Potentiel d'entreposage à long terme de la carotte après une introduction de résistance naturelle aux maladies par la la lumière UV-C
|Advisor:||Arul, Joseph; Tweddell, Russell|
|Abstract:||As there is no fungicide currently registered for postharvest application on carrot, the long-term storage of this crop is limited because of the postharvest decay, which shortens the storability. UV-C hormesis is the stimulation of beneficial effects at low doses of this potentially harmful stressor at high doses, and is considered as one of the most promising alternatives to fungicides for preservation and long-term storage of carrots. The overall objective of this study was to develop a prestorage treatment with UV-C to induce disease resistance in carrots and increase their storage life. The methodology included the determination of the hormetic (optimum) dose to induce disease resistance in carrots against Botrytis cinerea, Sclerotinia sclerotiorum, Rhizoctonia carotae and Pythium sulcatum; the evaluation of time delay after harvest before UV-C treatment and storage temperature on carrot resistance; and the evaluation of the persistence of UV-C induced resistance in carrots during the long-term storage. The induced resistance was evaluated by challenge inoculation with pathogens and natural infections of the treated carrots, and defenswe mechanisms such as the accumulation of the phytoalexin, 6-methoxymellein (6-MM), the polyacetylenes falcarinol and falcarindiol, myristicin and the induction of defense proteins, PR-2 (β-1,3-glucanases) and PR-3 (chitinases). The progress of senescence was evaluated by the severity of sprouting and rooting. There was a significant quadratic dose-response relationship between UV-C dose and resistance to B. cinerea or S. sclerotiorum, R. carotae, and P. sulcatum. Carrot resistance to diseases progressively increased compared with control roots, up to a dose of about 5.4 kJ.m-2. At the hormetic dose, a maximum of about 55% reduction in growth of the challenged organisms was observed and beyond that dose, disease resistance decreased. Storage temperature had also an impact on the inhibition of the B. cinerea growth on carrots, and the inhibition was greater on the treated carrots and stored at 4 °C during 70 days. In addition, during 7 months of the long-term storage, the naturally occurring infections, as well as the senescence indicators such as sprouting and rooting were delayed by about two months on treated carrots compared with the non-treated roots. Prestorage treatment with the hormetic UV-C dose elicited the production the phytoalexin 6-MM in carrot peel with maximum accumulation level of about 120 µg.g-1 FW with the hormetic UV-C dose. Regardless of the storage temperature, the level of 6-MM reached a certain maximum, followed by a decrease, and thereafter, it remained steady. At 4°C, 6-MM reached the highest maximum value (120 µg.g-1 FW), and decreased gradualy with storage time to reach a level of about 45 µg.g-1 FW after seven months. It is likely that this carrot phytoalexin plays an important role in the roots long-term induced resistance, since it is known that the ED50 of 6-MM inhibitory for the growth of decay agents is 20 µg.g-1. At the storage temperature of 24 °C, it appears that 6-MM accumulates at the fastest rate, but also degrades at the fastest rate resulting in lowest maximum as well as steady state level, presumably due to high sensitivity of carrot tissue at higher storage temperatures The polyacetylenes falcarinol and falcarindiol were present in untreated carrots and they are likely to be preformed antimicrobial compounds. The prestorage UV-C treatment did not have any impact on falcarindiol and falcarinol at any storage temperature. UV-C treatment does not seem to affect falcarinol and falcarindiol accumulation; hence those compounds tend to be preformed. There was an accumulation of myristicin in carrots treated by UV-C. However, the role of this compound in disease resistance and its fungistatic effects remain unclear. Immunoblotting analysis revealed two constitutive bands at 38 kDa and 45 kDa for both PR-2 (β-1,3-glucanases) and PR-3 (chitinases) proteins. There was a progressive and significant enhancement of 38 kDa of PR-2 (3 to 4 folds the initial level) in carrots treated with UV-C hormetic dose and stored at low temperature during long term storage, while the other PR-proteins detected did not exhibit any changes during storage at 4 °C. However, all PR-proteins degraded at various rate in roots stored at higher temperatures (14 °C and 24 °C), which suggests that PR-proteins are an integral part of long-term resistance in UV-C hormesis treated carrots. Our data suggest, overall, that UV-C treatment could be a beneficial technology in the integrated management of diseases for long-term storage of carrots.|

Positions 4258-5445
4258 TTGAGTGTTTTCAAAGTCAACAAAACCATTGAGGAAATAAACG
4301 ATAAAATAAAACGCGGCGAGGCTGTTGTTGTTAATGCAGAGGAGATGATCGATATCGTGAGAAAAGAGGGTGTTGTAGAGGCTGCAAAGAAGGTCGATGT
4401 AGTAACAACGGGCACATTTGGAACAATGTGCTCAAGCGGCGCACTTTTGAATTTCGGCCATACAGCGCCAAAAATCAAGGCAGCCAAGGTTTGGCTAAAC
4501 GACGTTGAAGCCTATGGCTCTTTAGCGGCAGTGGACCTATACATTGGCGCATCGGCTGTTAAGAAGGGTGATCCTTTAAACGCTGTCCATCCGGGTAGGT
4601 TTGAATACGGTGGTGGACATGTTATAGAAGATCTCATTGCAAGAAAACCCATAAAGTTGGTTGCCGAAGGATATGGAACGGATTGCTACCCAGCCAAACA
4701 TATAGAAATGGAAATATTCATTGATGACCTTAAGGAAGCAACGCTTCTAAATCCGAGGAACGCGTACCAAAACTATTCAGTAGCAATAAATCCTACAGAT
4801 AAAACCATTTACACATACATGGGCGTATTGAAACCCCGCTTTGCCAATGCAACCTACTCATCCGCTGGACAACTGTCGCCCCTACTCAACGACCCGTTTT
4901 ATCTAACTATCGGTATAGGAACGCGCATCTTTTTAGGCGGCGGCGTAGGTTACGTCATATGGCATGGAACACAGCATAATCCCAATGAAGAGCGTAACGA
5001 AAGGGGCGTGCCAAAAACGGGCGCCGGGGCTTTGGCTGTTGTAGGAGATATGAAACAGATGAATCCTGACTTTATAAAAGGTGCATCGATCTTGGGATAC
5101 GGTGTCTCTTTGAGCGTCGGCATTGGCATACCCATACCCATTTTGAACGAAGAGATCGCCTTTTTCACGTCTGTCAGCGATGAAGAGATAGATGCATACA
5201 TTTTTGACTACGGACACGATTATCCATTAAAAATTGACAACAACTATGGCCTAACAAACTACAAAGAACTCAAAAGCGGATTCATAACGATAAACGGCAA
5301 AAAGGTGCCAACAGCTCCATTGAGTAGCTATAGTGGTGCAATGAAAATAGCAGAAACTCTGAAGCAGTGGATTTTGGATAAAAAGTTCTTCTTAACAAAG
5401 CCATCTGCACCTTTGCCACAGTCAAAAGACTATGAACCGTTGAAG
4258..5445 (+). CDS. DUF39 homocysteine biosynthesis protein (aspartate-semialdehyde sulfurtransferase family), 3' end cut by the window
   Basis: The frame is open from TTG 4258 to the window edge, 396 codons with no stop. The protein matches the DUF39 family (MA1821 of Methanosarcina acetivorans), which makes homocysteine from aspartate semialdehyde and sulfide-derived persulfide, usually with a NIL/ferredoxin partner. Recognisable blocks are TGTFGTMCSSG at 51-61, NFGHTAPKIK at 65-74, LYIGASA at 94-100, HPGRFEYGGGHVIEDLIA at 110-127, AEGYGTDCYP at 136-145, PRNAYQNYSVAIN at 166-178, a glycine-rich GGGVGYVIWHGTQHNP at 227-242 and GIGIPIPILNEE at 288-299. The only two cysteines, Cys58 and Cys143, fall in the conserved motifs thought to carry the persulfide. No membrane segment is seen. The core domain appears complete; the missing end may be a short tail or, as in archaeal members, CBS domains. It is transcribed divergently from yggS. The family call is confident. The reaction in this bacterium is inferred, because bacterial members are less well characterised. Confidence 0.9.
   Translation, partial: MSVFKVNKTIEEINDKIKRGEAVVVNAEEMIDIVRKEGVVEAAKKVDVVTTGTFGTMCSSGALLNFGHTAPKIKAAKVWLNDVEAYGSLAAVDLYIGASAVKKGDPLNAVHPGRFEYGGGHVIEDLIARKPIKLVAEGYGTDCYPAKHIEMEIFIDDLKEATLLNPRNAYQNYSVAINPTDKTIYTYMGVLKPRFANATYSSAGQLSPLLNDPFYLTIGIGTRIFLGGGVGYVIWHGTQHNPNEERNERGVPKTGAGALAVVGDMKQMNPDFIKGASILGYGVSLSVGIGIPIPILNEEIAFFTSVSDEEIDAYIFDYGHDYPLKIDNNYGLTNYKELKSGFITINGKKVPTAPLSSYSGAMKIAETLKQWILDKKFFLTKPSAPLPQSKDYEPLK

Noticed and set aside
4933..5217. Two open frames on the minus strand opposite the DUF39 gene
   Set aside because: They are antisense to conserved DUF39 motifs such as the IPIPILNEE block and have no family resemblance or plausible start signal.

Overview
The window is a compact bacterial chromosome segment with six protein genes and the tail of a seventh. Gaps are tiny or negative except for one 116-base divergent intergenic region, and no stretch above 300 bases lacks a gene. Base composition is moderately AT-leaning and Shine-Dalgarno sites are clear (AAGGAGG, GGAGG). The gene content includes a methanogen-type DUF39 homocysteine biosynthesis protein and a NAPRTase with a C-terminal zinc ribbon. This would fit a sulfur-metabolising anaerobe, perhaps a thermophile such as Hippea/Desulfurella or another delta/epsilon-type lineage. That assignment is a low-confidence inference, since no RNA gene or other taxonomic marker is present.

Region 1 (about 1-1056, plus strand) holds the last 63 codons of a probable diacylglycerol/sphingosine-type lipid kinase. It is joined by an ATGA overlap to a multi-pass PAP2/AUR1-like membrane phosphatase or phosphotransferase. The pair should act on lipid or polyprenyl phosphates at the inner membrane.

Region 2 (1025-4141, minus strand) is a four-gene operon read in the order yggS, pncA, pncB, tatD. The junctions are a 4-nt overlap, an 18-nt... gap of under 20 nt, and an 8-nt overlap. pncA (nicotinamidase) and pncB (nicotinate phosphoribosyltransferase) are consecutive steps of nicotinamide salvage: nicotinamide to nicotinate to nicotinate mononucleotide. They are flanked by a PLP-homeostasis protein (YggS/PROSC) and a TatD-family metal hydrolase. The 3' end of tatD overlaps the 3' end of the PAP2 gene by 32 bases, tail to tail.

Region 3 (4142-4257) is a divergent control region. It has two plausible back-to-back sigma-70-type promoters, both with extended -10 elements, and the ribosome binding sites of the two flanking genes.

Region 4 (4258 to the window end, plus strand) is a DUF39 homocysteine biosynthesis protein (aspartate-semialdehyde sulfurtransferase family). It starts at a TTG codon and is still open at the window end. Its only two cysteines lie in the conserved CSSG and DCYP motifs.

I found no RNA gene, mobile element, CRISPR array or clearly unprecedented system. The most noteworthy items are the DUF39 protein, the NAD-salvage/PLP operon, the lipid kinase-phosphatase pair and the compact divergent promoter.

|Document Type:||Thèse de doctorat|
|Open Access Date:||23 April 2018|
|Collection:||Thèses et mémoires|
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